Can you think of an instance in your life where an inconvenience turned out to have unexpected benefits?
To be a black cab driver in London, one has to go through a process called “The Knowledge”, where they spend about four years memorizing the names of the 25000 streets of the gargantuan metropolis, and the fastest routes through them. They would then be thoroughly examined until they can imagine every curve of a street at the mere mention of its name. This tradition is more than a 100 years old, dating back to the era of hansom cab drivers. In today’s world of satellite navigation, using this process seems illogical. Why should people have to go through this four year grind in this day and age?
Rory Sutherland points out how, among other things, The Knowledge doubles up as a commitment device. He says that a driver who has spent four years of their life in getting a black cab license can be trusted simply because they have too much skin in the game. A mere string of minor traffic offences or complaints from tourists can cause these cabbies to lose their hard earned licences. Therefore, the inconvenient process of getting a cab license brings with it the unexpected benefit of automatically disciplining these drivers on London’s streets.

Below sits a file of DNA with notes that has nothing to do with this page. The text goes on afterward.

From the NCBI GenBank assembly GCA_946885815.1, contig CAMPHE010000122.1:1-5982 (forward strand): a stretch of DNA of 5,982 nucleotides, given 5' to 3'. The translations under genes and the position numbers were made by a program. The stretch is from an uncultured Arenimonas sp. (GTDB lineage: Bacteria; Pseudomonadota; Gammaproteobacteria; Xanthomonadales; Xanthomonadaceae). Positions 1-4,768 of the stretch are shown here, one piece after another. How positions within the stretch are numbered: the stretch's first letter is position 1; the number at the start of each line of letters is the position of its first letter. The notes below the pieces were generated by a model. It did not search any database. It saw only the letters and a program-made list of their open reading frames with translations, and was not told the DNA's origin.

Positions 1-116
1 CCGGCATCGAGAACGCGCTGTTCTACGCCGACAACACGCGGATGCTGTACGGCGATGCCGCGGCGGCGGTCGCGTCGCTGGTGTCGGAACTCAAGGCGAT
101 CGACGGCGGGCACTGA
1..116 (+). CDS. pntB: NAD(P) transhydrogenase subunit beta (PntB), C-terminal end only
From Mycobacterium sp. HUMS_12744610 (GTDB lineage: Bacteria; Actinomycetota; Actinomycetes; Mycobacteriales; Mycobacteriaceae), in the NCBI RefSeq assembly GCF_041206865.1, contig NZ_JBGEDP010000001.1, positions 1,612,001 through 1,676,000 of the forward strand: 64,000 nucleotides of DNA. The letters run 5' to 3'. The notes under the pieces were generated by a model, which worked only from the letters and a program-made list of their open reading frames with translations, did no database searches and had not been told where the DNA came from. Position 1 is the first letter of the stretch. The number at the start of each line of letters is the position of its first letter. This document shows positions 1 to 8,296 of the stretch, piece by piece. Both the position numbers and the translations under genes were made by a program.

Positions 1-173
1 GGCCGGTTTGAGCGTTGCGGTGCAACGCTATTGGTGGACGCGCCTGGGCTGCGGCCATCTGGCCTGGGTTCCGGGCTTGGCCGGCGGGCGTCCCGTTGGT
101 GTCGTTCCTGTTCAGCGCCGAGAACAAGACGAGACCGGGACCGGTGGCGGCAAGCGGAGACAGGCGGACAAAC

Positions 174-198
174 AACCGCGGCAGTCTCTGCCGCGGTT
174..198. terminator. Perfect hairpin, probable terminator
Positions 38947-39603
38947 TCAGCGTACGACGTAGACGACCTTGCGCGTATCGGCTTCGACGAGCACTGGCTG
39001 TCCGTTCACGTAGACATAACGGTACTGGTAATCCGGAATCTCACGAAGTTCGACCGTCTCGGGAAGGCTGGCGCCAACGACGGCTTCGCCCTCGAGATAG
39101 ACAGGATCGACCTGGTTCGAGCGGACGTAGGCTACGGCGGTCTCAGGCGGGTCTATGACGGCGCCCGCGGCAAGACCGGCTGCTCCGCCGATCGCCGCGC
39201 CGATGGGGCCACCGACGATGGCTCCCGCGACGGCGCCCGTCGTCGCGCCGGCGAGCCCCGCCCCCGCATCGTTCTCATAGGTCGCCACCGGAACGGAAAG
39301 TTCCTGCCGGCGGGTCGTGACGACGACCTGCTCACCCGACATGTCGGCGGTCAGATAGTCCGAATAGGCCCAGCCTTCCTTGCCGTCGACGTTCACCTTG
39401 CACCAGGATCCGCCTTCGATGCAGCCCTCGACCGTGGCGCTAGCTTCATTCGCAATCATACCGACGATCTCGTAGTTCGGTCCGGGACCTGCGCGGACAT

In the course of listening to podcasts and audiobooks, I observed how I could still comprehend and appreciate conversations played at 1.5x or 2x speed. In fact, several episodes were more exciting this way. I considered this an unquestionable benefit. I could now listen to more podcasts in the same amount of time. And yet, after a couple of weeks of listening to squeaky voices speaking as though they had downed 10 cups of espresso, I realized how in the pursuit of quantity I had diluted quality. Alas, more information wasn’t the point. I went back to normal speed, and I now queue up only episodes that are good enough to enjoy even at this slower rate. Imposing this constraint made me a more selective podcast listener.
At the face of it, the term positive constraint might sound like an oxymoron. And yet, inconvenience can lead to scarcity that can have unexpected benefits – from making our roads safer to curating the information that passes between our ears.